Katrina and Irene

Today is the anniversary of Hurricane Katrina devastating New Orleans in 2005. It’s also the day after the day this year that Hurricane Irene essentially gave the northeast of the USA a lucky break – plenty of damage but no devastation. Considering the immense population density of NYC and surrounds, I can only be immensely relieved – the worst case scenario was cataclysmic, and it’s pure luck that hopes for the best were largely realised instead.

Sociological Images has two posts up about Katrina:
Profits over People: The Human Cause of the Katrina Disaster
Disaster Tourism

Stories about Irene will be all over the news today, and many of them will say that the evacuation orders for low-lying areas, particularly in NYC, were an overreaction. They will say this because there have been so few deaths, so few tragic images for the news media. They will say this even though there are people whose homes are right now unliveable and and who are very, very glad to be in an evacuation centre, and they will say this even though there are other people who didn’t/couldn’t evacuate who are needing rescue from their dangerously damaged/flooded homes. The people who will be saying this will be wrong. Planning for the worst while hoping for the best, and having those plans work effectively to minimise harm, is a successful government planning/intervention exercise – the exact opposite of any evidence of any failure or waste. If the storm had ended up worse, as it did look like for a while, the evacuation plans would still have keep death and damage to a minimum.

Some people have learnt the hard lessons from what went wrong with the official responses before and after Katrina, and tightened up their disaster management planning even if it was already comprehensive. It appears that others would rather see it happen again than admit that decades of refusing to make adequate provisions for worst-case scenarios led to horrific disaster that was much, much worse than it could/should have been in Louisiana six years ago. I’m sure that some of those very same people scoff at others whom they consider under-insured, but they lack appreciation of how comprehensive disaster management planning and consequent evacuation orders are operating from exactly the same principles.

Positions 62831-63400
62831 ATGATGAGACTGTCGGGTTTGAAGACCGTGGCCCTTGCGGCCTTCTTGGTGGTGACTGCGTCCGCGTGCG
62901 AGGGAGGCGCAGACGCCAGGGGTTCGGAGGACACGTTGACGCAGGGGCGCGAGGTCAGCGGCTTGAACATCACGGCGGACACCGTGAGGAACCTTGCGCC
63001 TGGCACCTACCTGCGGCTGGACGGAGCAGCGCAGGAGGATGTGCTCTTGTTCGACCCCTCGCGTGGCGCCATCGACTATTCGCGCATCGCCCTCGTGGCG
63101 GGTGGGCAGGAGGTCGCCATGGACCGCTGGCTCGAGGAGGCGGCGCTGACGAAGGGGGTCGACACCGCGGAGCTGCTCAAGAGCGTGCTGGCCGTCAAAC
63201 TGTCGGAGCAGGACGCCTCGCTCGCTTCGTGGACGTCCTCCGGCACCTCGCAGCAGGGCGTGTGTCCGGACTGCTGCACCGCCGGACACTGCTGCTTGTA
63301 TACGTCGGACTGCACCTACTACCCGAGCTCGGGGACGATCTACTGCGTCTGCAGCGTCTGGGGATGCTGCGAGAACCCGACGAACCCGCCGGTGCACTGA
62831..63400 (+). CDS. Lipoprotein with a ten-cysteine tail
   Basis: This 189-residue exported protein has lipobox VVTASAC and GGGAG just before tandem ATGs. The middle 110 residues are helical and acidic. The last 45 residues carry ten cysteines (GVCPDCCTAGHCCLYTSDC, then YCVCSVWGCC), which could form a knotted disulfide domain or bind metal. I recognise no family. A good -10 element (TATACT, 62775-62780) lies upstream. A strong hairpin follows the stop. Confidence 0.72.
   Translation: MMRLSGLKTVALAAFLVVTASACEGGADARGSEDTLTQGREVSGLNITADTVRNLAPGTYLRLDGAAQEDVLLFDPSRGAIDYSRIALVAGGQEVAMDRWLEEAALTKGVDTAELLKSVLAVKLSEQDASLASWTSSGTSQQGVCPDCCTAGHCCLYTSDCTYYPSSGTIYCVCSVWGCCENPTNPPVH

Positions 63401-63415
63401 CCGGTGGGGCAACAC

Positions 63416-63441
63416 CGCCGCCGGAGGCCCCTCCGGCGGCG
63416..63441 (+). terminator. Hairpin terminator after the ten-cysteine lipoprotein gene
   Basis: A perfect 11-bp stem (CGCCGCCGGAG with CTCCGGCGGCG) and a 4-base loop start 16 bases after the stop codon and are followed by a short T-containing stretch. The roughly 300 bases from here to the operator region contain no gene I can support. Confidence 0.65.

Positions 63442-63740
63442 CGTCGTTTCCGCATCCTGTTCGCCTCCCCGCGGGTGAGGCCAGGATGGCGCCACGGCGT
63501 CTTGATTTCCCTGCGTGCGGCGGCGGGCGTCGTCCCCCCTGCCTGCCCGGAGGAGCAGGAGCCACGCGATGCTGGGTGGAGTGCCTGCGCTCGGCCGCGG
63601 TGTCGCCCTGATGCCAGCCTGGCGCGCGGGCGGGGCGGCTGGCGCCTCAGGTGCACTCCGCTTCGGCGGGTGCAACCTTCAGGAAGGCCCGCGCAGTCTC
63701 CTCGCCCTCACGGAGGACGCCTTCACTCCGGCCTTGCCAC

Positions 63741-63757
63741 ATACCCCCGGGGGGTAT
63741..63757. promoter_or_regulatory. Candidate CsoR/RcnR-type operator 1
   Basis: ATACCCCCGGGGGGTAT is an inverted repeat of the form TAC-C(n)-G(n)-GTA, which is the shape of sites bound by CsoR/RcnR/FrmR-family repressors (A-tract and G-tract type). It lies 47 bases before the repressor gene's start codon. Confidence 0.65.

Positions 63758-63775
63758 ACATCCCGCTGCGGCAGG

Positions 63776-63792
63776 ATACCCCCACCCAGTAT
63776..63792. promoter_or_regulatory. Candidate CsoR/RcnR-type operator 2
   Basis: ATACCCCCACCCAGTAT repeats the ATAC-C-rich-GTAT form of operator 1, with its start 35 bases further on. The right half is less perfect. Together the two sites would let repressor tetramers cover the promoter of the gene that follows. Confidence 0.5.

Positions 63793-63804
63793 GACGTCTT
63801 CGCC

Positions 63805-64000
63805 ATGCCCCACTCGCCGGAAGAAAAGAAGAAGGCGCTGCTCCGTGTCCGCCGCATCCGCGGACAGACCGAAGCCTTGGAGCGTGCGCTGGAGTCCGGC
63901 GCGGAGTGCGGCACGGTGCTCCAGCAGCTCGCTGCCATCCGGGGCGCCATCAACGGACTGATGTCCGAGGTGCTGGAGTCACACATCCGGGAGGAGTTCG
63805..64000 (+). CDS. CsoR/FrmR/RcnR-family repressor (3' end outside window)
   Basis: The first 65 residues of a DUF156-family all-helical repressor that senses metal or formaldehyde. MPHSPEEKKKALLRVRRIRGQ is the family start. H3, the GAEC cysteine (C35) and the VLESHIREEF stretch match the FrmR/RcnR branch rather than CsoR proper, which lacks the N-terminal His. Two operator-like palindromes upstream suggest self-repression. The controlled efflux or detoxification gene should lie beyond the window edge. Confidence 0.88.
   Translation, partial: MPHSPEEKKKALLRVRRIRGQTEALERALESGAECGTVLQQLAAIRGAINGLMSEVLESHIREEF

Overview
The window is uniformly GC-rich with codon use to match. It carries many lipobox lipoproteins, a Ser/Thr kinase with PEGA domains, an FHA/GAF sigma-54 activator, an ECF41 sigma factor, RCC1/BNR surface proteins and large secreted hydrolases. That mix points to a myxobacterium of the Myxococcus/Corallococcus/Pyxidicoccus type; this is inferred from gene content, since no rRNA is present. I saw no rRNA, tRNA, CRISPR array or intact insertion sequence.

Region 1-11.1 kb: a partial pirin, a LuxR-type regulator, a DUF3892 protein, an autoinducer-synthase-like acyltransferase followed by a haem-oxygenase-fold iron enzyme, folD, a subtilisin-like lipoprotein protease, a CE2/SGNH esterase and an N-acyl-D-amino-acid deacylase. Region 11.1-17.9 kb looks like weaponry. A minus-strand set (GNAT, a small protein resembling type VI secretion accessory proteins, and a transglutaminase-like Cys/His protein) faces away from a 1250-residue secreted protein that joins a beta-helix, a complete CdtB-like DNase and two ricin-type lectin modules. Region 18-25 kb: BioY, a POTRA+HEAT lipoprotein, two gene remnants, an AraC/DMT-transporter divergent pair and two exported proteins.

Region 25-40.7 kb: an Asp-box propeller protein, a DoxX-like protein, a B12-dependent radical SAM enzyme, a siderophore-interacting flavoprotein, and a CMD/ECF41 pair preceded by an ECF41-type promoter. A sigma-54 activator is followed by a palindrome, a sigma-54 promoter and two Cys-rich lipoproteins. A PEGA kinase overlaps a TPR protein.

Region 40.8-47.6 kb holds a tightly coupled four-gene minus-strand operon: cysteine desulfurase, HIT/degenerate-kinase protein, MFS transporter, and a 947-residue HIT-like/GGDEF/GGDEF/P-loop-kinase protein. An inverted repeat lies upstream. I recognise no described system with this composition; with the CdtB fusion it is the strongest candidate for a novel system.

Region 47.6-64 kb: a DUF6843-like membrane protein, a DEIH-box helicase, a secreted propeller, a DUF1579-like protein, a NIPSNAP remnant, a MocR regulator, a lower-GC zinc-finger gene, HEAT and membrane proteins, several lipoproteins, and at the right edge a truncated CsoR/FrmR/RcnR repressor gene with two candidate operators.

Those principles boil down to considering “what happens if I’m wrong?” about likely risks. If a storm is weaker than feared, and one has prepared for a stronger storm, then the cost of being wrong is that one has been mildly/moderately inconvenienced by routine emergency procedures. However, if a storm is stronger than hoped, and one has only prepared for a weaker storm, then the cost of being wrong is not just possibly preventable property damage, but also that one’s household members might be dead.

Now let’s flip that about for “what if I’m right?” questions on disaster planning. If the storm ends up being strong and one has properly prepared for such a strong storm, then the predicted benefit is survival. Phew. However, if the storm ends up being weak and one has declined to prepare for an anticipated strong storm, then the predicted benefit is some money and inconvenience saved. Meh.

The difference in risk/benefit in the two situations is massively skewed towards “always plan for the worst while hoping for the best” in not just my opinion, but also just about all traditional writings from prophets and philosophers throughout history. So why is it that those who self-describe as “conservative” advocate the exact opposite when it comes to public expenditure/intervention of any kind? Are they really that ideologically welded to boot-strapping that they would rather see huge swathes of both public and private infrastructure destroyed with consequent massive loss of life than admit that governments actually perform some useful functions? Or that collective effort/planning can actually be far more efficient that individual effort/planning in times of collective threat?

I see a similar operational/ideological divide around the issue of climate change.

  • There are those of us who look at the worst-case scenario and decide that planning for the worst while hoping for the best is the only rational course – after all, if we are wrong the worst that has happened meanwhile is that our grandchildren have a cleaner environment with more diverse (and thus more secure) energy and food sources. The richest might also be just a little bit less rich, but they won’t be actually impoverished by any of the suggested programs.